By Dan Spalding
WARSAW – Can flower seeds, drum circles and the sport of cricket help bring a community together?
For a few short hours in Warsaw, it certainly seemed so.
One Warsaw’s annual diversity festival on Saturday, April 30, in downtown Warsaw, was shortened by rain, but still saw a turnout far bigger than the previous two years.
One Warsaw Celebrating Us was scheduled to run from 4-8 p.m., but strong winds and a forecast for heavy rains cut it in half.
Despite the rain, Shari Benyousky, one of the organizers, was excited about the turnout.
She said they received lots of calls from other groups wanting to participate after the festival’s deadline.
She thinks the festival is catching on. “So many people are jazzed about it that it will absolutely be a permanent fixture,” Benyousky predicted.
Two hours seemed like enough time for spectators to see some of the early performances, grab some food and check out 36 booths spread around the Kosciusko County Courthouse.
Here is a sampling.
Members of the Warsaw Cricket Academy were letting anyone try to swing a cricket bat and learn more about the game.
The club had been playing and practicing at the Kosciusko County Fairgrounds, but will be shifting to Lakeland Christian Academy this summer, said Vishnu Teja Bhavirisetty.
The club’s booth included a display of plans for the city’s future park adjacent to the airport where a cricket field has been proposed.
The fact that cricket is growing in popularity in a small rural town in Indiana, he said, is quite unique.
“Everyone in Warsaw is really encouraging us. They’re always supportive. They treat us like family,” he said.
One of the youths who took a few swings was Brayden Oswalt.
Brayden’s mother brought him to the festival. Like many in Indiana, she and her son were unfamiliar with the sport until Saturday.
“I didn’t know what it was before he came over and asked them,” she said.
Afterward, he posed with cricket players for a photo.
“With his challenges with Autism and ADHD, I thought it would be really cool to walk around here,” his mother said.
Feel The Beat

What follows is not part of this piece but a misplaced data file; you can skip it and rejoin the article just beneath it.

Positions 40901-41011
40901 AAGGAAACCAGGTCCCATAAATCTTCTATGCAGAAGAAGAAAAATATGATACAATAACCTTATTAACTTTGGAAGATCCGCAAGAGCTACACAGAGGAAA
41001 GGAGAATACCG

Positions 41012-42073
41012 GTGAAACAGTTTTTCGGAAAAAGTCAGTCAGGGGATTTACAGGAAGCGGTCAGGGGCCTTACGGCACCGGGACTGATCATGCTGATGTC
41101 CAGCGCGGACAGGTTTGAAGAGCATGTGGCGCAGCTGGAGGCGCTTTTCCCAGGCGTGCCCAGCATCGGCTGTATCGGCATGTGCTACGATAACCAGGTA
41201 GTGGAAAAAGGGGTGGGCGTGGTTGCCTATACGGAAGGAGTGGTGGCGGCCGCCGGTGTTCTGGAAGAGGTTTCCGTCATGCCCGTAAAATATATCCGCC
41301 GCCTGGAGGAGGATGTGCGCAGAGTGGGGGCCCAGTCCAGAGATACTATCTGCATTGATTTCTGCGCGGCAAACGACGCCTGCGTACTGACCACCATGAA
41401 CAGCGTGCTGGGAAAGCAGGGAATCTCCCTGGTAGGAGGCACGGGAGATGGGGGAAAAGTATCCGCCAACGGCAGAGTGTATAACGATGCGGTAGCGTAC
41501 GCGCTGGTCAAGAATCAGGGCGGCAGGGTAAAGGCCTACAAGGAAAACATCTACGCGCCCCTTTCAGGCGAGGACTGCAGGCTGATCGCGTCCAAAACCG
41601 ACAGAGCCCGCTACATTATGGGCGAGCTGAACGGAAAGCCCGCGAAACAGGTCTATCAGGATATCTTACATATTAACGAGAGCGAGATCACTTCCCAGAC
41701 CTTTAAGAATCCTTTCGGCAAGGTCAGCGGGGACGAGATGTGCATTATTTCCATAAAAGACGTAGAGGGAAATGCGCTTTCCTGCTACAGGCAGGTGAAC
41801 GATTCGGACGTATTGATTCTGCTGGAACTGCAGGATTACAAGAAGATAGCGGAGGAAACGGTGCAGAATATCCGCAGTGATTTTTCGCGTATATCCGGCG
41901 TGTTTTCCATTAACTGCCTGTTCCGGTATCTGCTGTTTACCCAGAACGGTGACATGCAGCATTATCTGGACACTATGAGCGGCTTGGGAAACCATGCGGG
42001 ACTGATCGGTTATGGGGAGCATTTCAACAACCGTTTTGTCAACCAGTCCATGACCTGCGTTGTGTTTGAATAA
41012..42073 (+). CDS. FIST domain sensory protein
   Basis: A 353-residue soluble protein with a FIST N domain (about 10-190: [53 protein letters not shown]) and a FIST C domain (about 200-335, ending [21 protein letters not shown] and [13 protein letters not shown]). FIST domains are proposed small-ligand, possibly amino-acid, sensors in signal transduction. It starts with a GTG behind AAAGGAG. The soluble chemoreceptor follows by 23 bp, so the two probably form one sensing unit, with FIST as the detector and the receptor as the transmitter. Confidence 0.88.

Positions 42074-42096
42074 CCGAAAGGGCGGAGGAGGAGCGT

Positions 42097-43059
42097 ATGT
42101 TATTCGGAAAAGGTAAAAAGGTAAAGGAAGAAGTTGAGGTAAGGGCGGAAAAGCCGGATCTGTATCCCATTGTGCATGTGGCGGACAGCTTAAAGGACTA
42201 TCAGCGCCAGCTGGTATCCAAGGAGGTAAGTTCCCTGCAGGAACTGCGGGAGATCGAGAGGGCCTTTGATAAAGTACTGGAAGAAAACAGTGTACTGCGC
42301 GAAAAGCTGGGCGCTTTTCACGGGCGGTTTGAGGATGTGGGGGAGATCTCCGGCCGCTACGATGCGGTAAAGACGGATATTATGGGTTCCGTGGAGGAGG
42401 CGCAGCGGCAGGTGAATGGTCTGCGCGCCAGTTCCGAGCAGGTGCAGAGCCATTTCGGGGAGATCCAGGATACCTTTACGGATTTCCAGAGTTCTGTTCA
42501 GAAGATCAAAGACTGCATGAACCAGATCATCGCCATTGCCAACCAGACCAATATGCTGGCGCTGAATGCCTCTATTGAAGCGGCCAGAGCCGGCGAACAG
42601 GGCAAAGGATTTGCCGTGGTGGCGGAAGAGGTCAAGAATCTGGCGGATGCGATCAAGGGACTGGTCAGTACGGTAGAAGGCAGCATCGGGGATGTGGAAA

The percussion of a drum circle pulsed along Center Street shortly before strong winds and rain briefly arrived.
Diane Rogers, Fort Wayne, owner of a drum circle organization called Omotayo Right of Passage, led a festive drum circle presentation on Center Street with about two dozen people participating.
Rogers, a former Fort Wayne police officer, has been drumming for 44 years and thinks it can bring people together.
“It’s the one instrument that is connected to the main organ in your body that pumps blood,” she said. “Once your heart stops, you’re no good.”
She added, “Everything I do is about community, family and children and to connect us and break down the disconnects,” she added.
Seeds Of Hope
Maybe one of the coolest items being distributed at booths Saturday were Sunflower seed packets given away by St. Anne’s Episcopal Church.
Church member Sandra Buchanan said they’ve been praying for Ukraine each week and a prayer service was held shortly after Russia invaded the country.
“We’re a very proactive congregation,” Buchanan said.
The symbolic seed giveaway began in Ukraine and has spread globally as a form of protest against Russia’s war.
“I think it’s a crime against humanity. I’m not speaking for the church, but we all feel that way that it’s a travesty. It’s heartbreaking,” she said.
Many of the booths offered services and advice.
Live Well Kosciusko and the Tobacco Free Coalition had two booths side-by-side on Buffalo Street.
The anti-tobacco booth included shirts, hats and information associated with a campaign to educate youth about the dangers of vaping.
Representatives of the group said they are transitioning to a new name, Breathe Well.
They said they would also like to see smoking banned in municipal parks. Winona Lake has a smoke-free park policy, but that’s not the case in Warsaw or Syracuse, according to Jessica Camarena, a coordinator for the coalition.